We cuddle into the couch discussing various thing we need to do the next day and things already completed, things we will do differently next year, and things we'd like to do in the future. When all of the sudden, Tap, Tap, Tap. Louder this time, there's no mistaking it someone is at the door. So I get up in my night gown mind you to go see who it is, ready to begin yelling into the darkness if there isn't anyone at the door. I swing open the kitchen door and there this little June bug flys in and lands on my kitchen island. Apparently he wanted to come in, and we kept shutting the door in his face. I smile to myself leaving the June bug on the counter, and wander back into the other room. Who was at the door? Steve asks. I reply Bug season is upon us.
That's right bug season is finally here. Here in Maine it's the season that comes after Mud, in the middle of Spring but before Summer. It's when every person in there right mind retreats into there house for three weeks waiting for the black flies, horse flies, gnats, and no see em's to disappear. No work gets done comfortably outside, and every child has swollen lymph nodes in there throat do to the number of bites they incur tyring to get from the house to the car. It's miserable. Thank God we got the garden in this year before it started. But for now I'm content to sit on the couch with my husband and my coffee with sleeping children in their beds and an unexpected visitor the June bug flying around my kitchen. Life is good.
Jun 2, 2009
I started off this week determined that we were not only going to finish planting our market garden but also plant our corn. Our market garden this year is a little more than half an acre, and what planting needs to be done is done by hand do to our lack of equipment. Same thing with the corn Steve uses the lawn tractor to make the rows and then we plant buy hand. It's a lot of work and after our long winter of lounging around in the house every muscle in my back is killing me.
So like the title says the garden is almost in. We learned quite a lot with last years attempt at a garden. Our plants are much closer together and so are our rows so this year we are planting probably three times the amount of seeds we planted last year in about the same space. We purchased stacks last year in order to hold up our many tomato plants and saved them to reuse this year. Yesterday about half way through the garden planting we realized we didn't have near enough stakes to finish. I don't have the money to buy more stacks so the 235 stacks that are needed in order to plant the peas and Jacob's Cattle bean's will have to be cut by my father and husband later today in order to finish the last 6 rows of our garden.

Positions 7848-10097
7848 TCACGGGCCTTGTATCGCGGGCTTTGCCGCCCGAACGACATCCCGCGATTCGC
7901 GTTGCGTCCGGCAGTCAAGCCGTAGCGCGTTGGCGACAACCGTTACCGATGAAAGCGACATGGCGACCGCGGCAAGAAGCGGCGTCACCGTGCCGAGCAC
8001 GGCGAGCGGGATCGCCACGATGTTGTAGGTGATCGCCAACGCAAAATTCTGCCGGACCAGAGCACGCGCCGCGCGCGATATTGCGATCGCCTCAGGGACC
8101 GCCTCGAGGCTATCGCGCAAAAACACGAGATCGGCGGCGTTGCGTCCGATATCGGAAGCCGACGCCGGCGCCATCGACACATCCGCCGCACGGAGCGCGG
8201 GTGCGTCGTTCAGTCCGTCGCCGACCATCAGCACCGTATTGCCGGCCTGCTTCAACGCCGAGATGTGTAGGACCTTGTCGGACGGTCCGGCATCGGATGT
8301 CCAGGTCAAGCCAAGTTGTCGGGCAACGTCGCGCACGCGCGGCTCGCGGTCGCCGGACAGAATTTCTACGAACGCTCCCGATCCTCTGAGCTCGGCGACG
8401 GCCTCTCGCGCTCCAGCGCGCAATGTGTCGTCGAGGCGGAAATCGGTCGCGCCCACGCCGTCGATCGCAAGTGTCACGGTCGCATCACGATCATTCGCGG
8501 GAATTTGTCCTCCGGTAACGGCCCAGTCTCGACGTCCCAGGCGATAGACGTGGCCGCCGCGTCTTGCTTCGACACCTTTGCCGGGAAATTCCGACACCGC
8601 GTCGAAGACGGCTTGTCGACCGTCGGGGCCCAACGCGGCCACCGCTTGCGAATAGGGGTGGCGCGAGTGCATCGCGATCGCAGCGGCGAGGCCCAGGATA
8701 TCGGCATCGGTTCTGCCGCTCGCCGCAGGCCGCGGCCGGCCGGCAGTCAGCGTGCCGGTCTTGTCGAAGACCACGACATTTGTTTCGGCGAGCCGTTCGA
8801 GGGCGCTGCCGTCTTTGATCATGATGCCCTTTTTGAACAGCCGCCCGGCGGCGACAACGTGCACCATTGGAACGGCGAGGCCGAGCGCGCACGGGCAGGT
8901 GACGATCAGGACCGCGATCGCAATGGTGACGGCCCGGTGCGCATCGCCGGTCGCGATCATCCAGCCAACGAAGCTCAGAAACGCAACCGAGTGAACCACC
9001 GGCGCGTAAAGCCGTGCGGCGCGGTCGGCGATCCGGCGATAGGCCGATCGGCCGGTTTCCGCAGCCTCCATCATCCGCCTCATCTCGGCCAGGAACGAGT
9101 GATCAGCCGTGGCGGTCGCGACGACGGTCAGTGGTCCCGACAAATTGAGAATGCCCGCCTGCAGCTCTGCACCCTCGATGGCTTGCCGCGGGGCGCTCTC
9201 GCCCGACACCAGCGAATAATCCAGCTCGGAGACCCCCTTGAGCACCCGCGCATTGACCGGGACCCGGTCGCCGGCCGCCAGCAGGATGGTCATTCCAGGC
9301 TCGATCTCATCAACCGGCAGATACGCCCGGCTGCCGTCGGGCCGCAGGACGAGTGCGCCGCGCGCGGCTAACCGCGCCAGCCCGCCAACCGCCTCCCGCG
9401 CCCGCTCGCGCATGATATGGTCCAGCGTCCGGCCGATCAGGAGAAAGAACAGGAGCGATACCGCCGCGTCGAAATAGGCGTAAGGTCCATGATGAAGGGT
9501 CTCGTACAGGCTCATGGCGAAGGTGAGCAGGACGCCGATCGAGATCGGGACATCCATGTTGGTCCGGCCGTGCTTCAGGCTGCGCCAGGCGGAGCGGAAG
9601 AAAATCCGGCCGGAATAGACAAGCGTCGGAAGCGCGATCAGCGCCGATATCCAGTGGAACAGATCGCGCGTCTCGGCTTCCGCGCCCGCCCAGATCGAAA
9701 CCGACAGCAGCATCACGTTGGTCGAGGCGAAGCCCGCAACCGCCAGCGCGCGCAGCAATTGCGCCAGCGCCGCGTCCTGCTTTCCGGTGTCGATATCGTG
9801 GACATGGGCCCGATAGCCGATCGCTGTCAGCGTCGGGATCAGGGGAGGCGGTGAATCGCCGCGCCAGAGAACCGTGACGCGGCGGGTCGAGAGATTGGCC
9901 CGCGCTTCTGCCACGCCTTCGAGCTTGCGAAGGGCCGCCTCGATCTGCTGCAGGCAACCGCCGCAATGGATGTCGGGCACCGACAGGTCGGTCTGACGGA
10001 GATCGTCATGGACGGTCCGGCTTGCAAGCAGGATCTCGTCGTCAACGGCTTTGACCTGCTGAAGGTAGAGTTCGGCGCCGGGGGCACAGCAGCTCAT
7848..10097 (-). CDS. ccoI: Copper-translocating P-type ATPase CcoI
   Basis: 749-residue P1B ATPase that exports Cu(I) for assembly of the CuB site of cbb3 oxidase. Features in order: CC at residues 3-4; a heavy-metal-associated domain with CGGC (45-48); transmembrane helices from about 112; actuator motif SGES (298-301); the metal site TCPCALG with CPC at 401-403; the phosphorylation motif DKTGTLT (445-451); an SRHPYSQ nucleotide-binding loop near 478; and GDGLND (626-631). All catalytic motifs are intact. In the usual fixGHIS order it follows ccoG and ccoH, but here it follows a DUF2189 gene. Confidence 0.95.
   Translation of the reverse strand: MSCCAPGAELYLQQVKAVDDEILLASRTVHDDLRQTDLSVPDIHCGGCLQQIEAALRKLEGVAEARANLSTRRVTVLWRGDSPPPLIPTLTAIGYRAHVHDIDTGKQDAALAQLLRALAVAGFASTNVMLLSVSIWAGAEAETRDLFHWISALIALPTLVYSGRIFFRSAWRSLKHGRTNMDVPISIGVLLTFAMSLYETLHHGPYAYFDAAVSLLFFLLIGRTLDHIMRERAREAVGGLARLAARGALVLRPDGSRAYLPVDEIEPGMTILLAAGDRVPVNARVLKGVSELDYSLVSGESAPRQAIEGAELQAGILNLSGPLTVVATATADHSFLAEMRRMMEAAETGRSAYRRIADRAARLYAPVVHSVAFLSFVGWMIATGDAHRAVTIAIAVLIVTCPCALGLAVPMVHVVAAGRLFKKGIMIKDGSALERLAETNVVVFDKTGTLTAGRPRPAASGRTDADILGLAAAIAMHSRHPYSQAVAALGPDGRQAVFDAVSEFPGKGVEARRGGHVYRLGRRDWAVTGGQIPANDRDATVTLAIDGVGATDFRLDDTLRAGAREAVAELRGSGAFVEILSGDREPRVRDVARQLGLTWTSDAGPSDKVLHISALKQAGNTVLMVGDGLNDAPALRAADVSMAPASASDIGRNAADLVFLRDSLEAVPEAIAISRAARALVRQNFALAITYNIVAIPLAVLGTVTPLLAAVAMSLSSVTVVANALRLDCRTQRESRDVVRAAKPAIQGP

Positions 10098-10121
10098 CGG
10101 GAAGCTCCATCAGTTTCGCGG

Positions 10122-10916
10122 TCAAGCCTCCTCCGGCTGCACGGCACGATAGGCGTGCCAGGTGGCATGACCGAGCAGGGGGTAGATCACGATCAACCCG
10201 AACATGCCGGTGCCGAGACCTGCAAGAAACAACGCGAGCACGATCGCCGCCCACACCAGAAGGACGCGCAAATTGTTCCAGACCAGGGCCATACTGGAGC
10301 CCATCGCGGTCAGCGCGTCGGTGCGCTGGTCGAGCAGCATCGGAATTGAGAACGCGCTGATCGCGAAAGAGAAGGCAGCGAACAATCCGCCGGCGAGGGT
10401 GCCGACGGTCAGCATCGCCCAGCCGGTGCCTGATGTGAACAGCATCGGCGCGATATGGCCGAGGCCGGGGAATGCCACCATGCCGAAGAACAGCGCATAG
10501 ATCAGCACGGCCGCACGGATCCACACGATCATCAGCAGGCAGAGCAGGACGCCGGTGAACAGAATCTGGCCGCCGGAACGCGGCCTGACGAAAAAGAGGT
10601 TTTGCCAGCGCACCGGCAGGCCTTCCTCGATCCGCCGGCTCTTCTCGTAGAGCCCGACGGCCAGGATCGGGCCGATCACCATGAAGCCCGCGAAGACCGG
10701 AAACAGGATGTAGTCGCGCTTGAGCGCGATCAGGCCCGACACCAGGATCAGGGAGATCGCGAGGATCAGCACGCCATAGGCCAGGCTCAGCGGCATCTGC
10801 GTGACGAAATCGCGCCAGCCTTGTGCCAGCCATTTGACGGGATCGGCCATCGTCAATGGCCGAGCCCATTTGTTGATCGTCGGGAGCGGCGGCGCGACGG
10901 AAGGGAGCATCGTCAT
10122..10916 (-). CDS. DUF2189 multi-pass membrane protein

In light of this we finished planting our bush beans and set to work on the corn. Our corn rows are about 100 ft long each and sectioned in squares. We put in about a pound of seed per section, Five sections total. My hope is that we will have enough corn to eat fresh, sell, can, and to dry for soups, and to dry to supplement the chickens during the winter. Whether that will be enough I have no idea. It's trial and error here folks.So I'll let you all know how that turns out come fall.
It was really nice working in the garden and seeing all my chickens outside at their coop. They haven't got to much sense yet and with each pacing shower we got this weekend Steve and I had to manually put them into the coop to get them out of the soaking rain. They haven't got all there adult feather's yet and it's still only in the 60's for temperature here, so I thought being wet through might do them in, especially if they can't get dry before dark when the temperature goes back into the 40's. I decided we were going to have to move them into there coop manually when in the middle of one rain storm they were all huddled together under the coop with the wind ruffling their feathers and spraying them with rain. Hopefully they gain some common sense with age and figure out that in the coop is dry and warm during a storm, out of the coop is cold and wet. Are chickens supposed to be that clueless?